This is more than just about managing staff cost ratios – or keeping salary bands in line – it’s the reality that some people are just much better at doing their specific job than managing other people doing their specific jobs. Often they know this, but feel they have to accept the promotion ‘opportunity’ to get the money they want. The great irony of this approach is it ends up costing everyone more in the long term. Because the promoted person ends up stopping doing the work that made them – and the company – stand out and other talented people leave, because they are being badly managed. Until the day the company realises their mistake and lets the person go who didn’t really want the job in the first place, but did it as it was the only way to get fairly valued for their talent and experience.

2. Stop thinking being good at the job means you are naturally good at managing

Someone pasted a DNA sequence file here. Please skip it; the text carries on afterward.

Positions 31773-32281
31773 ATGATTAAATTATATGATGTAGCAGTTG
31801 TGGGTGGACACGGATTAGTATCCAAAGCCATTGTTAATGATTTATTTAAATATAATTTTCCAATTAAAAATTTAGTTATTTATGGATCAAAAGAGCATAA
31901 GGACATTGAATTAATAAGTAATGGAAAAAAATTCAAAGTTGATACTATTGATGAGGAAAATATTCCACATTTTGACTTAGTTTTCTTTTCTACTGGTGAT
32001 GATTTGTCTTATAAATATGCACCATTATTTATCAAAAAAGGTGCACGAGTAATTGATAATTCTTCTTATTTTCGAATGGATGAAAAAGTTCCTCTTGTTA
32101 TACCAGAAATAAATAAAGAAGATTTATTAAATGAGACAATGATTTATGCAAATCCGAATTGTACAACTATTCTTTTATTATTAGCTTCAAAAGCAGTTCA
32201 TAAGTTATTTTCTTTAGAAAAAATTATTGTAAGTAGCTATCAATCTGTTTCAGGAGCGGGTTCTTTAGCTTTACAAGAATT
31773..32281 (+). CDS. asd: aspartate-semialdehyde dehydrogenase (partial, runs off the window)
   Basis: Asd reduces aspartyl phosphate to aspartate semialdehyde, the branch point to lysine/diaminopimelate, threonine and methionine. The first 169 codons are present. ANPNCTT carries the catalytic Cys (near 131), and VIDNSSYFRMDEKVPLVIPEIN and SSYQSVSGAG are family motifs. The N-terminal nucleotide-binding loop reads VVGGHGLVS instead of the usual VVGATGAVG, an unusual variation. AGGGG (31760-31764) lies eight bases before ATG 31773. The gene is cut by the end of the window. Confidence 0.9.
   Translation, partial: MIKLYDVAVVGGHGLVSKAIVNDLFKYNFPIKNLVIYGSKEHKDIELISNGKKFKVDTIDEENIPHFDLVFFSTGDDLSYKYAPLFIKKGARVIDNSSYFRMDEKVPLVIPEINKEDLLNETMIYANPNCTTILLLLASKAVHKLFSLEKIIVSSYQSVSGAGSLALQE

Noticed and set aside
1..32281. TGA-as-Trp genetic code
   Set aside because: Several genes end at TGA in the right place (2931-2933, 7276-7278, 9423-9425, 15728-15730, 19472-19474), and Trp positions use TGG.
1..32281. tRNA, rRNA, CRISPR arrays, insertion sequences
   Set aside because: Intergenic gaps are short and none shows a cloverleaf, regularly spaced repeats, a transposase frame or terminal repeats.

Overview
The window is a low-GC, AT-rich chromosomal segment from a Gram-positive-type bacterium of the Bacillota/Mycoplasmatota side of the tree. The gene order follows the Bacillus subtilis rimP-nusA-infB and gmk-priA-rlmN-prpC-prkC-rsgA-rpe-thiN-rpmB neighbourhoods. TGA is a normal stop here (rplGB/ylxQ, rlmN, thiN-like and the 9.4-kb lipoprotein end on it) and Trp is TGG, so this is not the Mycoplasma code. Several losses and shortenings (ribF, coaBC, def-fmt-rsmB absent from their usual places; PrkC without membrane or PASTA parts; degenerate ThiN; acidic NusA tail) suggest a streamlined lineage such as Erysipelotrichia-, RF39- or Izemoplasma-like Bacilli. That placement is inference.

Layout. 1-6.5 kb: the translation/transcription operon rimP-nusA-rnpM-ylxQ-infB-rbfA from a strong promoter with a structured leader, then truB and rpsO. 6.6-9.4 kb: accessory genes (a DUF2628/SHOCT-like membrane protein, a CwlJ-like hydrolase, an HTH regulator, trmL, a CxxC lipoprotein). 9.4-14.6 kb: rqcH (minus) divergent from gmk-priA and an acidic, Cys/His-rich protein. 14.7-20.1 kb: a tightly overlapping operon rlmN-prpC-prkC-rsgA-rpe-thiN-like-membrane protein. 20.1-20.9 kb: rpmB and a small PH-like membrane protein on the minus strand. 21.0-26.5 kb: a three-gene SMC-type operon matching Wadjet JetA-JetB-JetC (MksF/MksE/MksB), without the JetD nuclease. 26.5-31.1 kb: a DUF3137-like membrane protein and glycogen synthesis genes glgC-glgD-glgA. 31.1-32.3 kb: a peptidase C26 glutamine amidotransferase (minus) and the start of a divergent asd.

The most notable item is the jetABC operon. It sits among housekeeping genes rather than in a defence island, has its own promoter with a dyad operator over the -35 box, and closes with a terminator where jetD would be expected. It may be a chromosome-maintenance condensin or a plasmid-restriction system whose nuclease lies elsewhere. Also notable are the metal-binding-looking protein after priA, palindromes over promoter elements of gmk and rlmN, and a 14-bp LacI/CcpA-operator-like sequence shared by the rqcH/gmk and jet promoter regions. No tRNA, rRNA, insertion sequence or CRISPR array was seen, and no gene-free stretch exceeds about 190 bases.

Being good at a job doesn’t automatically mean you are going to be good at managing others doing it. Not only that, being good at your job doesn’t mean your approach will – or should – translate to how the entire department operates. Sadly, too many companies don’t think this way. Instead they promote without consideration to the ways of the individual or the needs of the department and company. Of course, sometimes the reason for that is because it’s a way to ‘keep’ talent from going to another company or because doing it makes things more ‘convenient’ for the company when someone has resigned. What makes that approach even worse is they then place huge expectations and judgement on people so that when things don’t go exactly as planned, they start adding additional stress and barriers. The reality is you don’t make good managers through a title, you do it by giving them training and time.